Bird migration is fascinating. How do they navigate and know the route to take? How do they stay healthy and full of energy over such a long journey? And how do they even know to go at all?
We could spend a lifetime trying to fully understand it, and still a lot of it would be a mystery. But there's one aspect of bird migration that we understand. A lot of birds migrate. And some flock can be huge.
Check this out...
📡 Key West radar has had a busy night, but not because of weather! The most impressive display of migratory birds so far this year occurred overnight. This product shows biological targets in green/yellow flying north over the Keys. Showers/rain are depicted in darker blues. 🐦 pic.twitter.com/V2PJfucxJA
— NWS Key West (@NWSKeyWest) February 17, 2020
Birds, birds, birds!
That video was taken by the weather radar service in Key West, Florida on February 17. Key West is a part of a chain of islands that extend off the Florida coast into the Gulf of Mexico, just north of Cuba.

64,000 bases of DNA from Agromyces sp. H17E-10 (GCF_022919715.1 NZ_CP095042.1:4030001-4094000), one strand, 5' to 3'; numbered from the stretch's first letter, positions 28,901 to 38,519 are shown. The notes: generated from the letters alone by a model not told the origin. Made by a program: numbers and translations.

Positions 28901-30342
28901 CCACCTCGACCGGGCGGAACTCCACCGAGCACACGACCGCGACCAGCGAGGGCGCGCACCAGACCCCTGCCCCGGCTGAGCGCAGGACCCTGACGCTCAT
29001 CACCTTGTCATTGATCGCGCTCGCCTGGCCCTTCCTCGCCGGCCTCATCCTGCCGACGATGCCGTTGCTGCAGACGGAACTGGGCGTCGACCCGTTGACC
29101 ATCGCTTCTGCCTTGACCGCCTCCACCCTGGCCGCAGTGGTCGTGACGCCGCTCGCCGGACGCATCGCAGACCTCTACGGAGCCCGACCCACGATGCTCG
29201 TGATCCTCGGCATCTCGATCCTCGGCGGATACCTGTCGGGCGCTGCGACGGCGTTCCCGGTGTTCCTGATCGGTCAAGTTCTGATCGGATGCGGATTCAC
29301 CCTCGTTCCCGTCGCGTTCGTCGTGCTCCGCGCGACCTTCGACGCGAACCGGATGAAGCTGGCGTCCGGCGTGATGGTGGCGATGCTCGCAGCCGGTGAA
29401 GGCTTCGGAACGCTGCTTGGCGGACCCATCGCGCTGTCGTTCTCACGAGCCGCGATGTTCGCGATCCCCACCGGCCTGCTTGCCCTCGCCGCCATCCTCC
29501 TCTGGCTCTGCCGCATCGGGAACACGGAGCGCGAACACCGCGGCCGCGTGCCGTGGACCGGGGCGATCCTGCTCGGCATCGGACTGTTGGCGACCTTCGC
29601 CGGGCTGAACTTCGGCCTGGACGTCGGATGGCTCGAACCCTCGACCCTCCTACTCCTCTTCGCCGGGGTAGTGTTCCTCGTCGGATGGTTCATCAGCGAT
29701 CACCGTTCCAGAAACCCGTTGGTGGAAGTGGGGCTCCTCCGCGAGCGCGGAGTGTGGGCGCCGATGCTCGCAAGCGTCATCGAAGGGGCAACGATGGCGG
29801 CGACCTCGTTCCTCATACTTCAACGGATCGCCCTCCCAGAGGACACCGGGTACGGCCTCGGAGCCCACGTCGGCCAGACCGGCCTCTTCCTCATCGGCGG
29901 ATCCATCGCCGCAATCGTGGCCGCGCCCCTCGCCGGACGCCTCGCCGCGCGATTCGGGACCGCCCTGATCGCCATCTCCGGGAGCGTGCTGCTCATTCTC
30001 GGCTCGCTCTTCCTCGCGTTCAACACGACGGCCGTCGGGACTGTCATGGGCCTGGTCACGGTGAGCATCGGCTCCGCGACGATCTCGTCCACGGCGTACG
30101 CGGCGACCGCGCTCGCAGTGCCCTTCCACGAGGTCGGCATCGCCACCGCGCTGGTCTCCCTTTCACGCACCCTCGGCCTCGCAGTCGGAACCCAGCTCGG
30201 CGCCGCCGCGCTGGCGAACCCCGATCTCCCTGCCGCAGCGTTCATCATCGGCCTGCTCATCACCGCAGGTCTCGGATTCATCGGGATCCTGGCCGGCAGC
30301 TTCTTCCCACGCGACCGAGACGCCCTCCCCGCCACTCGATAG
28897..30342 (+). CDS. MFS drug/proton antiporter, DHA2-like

And the flock of birds that you just saw pass over the islands as a green/yellow blob? It was about 145 kilometres (90 miles wide). Think about that for a second. You could get in a car traveling at highway speeds, drive for an hour, and still not get from one end of the flock to the other! That is some serious bird migration.
No word yet on the exact species, though it was likely a blend of sparrows, wrens, and warblers. Maybe they planned a great vacation together!